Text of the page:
Stocks try to rebound: Dow is up about 70 points, perhaps helped along by the latest numbers on the nation's service industry.
Disney film chief named: CEO Robert Iger went outside the movie executive ranks to name TV executive Rich Ross as Dick Cook's replacement at Walt Disney Studios. From the LAT:
Ross may be borrowing liberally from the playbook he followed to turn around Disney Channel, which has eclipsed the movie studio in recent years as a hothouse for talent and ideas that could be packaged and resold across the company's various platforms. Ross has proved himself adept at turning entertainment into a "brand" strategy -- high-profile examples are " Hannah Montana," which launched pop star Miley Cyrus' career, and "High School Musical," which was created for television but quickly found life -- and revenue -- in recorded music, a big-screen blockbuster and a stage show.
Gourmet closing: The monthly food magazine is among the Condé Nast titles that will shut down, Peter Kafka is posting at All Things Digital. L.A.-based Bon Appetit becomes the flagship food magazine. Other titles being chopped: Modern Bride, Elegant Bride and Cookie. From an internal memo:
Gourmet magazine will cease monthly publication, but we will remain committed to the brand, retaining Gourmet's book publishing and television programming, and Gourmet recipes on Epicurious.com. We will concentrate our publishing activities in the epicurean category on Bon Appétit.
Murdoch sees pickup: The News Corp. CEO tells a conference in Tokyo that traditional newspaper and television ads are looking better. Some analysts say that's only against year-ago comparisons. (WSJ)
Those Tribune bonuses: NYT media columnist David Carr wonders why 700 managers from the now-bankrupt company should be entitled to collect $66 million for work that presumably led to the bankruptcy.
Chandler Bigelow III, the chief financial officer, said the bonuses would help "incentivize our key managers to battle all of the intense challenges that unfortunately our local media businesses are facing," according to The Associated Press. The unsecured creditors of the Tribune Company filed a letter in support of the incentives, and its senior lenders support the plan as well. But both the company's union and the trustee appointed to oversee the bankruptcy raised objections, arguing that the bonuses would be the highest ever paid -- even as the company has its lowest cash flow in 10 years.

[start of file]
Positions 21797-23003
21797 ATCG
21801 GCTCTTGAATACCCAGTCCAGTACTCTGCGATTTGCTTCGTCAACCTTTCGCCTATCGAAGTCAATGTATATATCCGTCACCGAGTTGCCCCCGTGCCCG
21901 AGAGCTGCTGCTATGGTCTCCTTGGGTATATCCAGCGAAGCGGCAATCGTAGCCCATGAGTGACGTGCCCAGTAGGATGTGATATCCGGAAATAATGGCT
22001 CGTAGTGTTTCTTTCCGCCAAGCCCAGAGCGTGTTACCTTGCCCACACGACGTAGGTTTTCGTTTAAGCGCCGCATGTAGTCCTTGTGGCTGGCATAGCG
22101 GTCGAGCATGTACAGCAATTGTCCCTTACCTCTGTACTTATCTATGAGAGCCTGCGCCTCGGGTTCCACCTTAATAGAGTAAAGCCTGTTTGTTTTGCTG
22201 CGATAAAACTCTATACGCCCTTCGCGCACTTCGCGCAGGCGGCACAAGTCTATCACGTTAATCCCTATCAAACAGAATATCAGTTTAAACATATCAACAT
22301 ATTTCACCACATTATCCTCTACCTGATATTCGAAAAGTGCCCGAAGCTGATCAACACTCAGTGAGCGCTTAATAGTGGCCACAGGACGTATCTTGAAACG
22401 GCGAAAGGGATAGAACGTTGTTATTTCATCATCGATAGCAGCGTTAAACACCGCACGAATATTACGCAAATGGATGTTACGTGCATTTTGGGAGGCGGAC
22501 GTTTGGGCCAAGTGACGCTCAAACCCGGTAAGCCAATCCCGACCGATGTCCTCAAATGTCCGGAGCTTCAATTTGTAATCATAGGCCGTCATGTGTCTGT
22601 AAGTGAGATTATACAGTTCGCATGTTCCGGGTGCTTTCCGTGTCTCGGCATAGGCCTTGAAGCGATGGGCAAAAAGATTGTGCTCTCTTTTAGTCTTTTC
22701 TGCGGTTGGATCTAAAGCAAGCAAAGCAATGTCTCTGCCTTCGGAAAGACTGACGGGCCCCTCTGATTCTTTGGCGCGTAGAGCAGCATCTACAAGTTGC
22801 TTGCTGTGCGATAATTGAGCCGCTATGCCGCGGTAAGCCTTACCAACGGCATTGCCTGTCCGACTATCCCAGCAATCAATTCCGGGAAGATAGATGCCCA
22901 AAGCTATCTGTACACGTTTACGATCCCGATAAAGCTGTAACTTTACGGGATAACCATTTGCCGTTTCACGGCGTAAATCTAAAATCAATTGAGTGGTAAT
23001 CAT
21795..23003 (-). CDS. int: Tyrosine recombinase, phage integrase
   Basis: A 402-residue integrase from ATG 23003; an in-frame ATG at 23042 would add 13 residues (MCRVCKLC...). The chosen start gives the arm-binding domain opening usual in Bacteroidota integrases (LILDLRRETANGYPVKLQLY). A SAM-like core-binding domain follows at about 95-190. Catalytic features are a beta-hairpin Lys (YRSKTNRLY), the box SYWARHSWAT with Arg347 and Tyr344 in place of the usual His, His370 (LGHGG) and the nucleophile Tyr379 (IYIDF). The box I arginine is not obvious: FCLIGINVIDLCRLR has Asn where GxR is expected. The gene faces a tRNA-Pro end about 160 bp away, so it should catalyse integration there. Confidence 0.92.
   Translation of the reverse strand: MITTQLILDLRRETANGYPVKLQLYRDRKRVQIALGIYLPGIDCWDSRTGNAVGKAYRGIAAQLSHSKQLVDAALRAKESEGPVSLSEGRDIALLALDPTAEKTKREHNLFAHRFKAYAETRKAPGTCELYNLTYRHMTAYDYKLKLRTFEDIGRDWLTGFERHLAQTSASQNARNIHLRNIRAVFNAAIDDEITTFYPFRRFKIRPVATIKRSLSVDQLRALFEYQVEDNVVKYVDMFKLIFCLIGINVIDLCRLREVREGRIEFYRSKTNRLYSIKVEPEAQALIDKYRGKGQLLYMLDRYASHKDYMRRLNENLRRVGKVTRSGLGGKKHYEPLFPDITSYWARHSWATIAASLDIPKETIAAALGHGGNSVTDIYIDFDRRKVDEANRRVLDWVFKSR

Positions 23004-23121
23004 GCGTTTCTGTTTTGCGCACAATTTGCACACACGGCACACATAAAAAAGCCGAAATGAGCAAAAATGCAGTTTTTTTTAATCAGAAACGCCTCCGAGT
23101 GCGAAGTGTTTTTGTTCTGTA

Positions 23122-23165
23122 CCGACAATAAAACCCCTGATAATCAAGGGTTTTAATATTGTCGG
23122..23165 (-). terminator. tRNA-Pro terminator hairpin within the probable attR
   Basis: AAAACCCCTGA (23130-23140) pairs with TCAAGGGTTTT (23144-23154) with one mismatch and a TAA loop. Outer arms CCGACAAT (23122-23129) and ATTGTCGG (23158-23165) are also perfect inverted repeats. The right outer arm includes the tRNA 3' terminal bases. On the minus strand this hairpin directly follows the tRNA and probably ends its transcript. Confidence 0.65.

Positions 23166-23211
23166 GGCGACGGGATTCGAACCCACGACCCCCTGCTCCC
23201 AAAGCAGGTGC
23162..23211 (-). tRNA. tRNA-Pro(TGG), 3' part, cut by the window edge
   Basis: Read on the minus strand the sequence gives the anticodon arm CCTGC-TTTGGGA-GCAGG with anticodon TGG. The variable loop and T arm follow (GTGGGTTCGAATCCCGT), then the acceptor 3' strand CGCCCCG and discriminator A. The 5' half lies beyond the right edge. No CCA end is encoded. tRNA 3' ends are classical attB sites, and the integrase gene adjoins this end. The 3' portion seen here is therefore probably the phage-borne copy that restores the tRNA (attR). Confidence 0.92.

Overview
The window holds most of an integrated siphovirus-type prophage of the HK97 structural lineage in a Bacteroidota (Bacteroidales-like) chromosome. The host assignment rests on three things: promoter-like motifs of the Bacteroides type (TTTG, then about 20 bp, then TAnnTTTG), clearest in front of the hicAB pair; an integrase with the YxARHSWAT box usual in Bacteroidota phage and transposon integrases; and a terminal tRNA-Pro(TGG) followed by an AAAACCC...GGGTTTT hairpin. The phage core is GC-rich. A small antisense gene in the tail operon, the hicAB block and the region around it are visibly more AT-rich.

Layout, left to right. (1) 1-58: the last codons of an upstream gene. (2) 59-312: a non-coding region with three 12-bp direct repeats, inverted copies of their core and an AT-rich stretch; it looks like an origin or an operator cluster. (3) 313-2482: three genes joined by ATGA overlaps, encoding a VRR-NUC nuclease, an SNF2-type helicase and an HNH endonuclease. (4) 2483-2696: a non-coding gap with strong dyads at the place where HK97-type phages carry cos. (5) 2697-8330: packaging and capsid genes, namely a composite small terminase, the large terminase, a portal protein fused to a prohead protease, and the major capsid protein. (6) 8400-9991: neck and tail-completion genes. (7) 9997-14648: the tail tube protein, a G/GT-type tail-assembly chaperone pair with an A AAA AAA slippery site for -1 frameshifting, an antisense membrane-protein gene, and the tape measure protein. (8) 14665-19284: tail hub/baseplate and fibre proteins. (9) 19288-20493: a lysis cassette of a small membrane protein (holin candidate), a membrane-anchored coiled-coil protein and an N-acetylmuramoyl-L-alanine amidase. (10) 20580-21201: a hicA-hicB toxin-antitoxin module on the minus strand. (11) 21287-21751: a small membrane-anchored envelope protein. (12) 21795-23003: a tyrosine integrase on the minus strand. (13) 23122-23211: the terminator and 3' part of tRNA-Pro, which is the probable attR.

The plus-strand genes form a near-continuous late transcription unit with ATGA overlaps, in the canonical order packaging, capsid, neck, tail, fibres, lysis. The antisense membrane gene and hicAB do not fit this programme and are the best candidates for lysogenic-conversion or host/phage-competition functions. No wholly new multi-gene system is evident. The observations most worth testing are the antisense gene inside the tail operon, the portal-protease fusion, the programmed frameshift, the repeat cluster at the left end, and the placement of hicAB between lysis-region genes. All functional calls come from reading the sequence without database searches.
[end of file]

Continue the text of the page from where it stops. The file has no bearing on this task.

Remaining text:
Freedom throws up roadblocks: The parent of the OC Register is designating more than 1 million documents in its bankruptcy filing as confidential, including a Dodgers baseball game schedule. The unsecured creditors are not pleased. From the Register:
"The gamesmanship has to stop if these Chapter 11 cases are to proceed in an orderly fashion for the benefits of all constituents," the creditors said in their motion, noting Freedom even designated blank sheets of paper as confidential.
More bickering on tanker deal: The Air Force's latest plan to evaluate bids on the $35-billion contract for aerial refueling tankers is causing unhappiness among interest groups, politicians and the contenders themselves - Boeing and Northrop. (LAT)
Another California bond sale: This time it's $4.5 billion of general obligation bonds, but investors be warned: yields are not likely to be high. On 10-year bonds, they're running about 3.5 percent, well under the 5.25 percent that investors could have gotten in late June. (Money & Co.)
Ticketmaster sued: A NY ticket broker alleges that the West Hollywood-based company paid him to sell tickets at more than their normal face values. From the WSJ:
A planned merger by Ticketmaster and concert promoter Live Nation Inc. is based in large part on giving them greater control over ticket prices, allowing the companies to compete more effectively against ticket brokers. Executives at the companies have said they see no benefit from scalping, as ticket reselling is commonly known. But the arrangement described in the lawsuit, if true, would be one of several recent examples of ways the companies have found to do just that.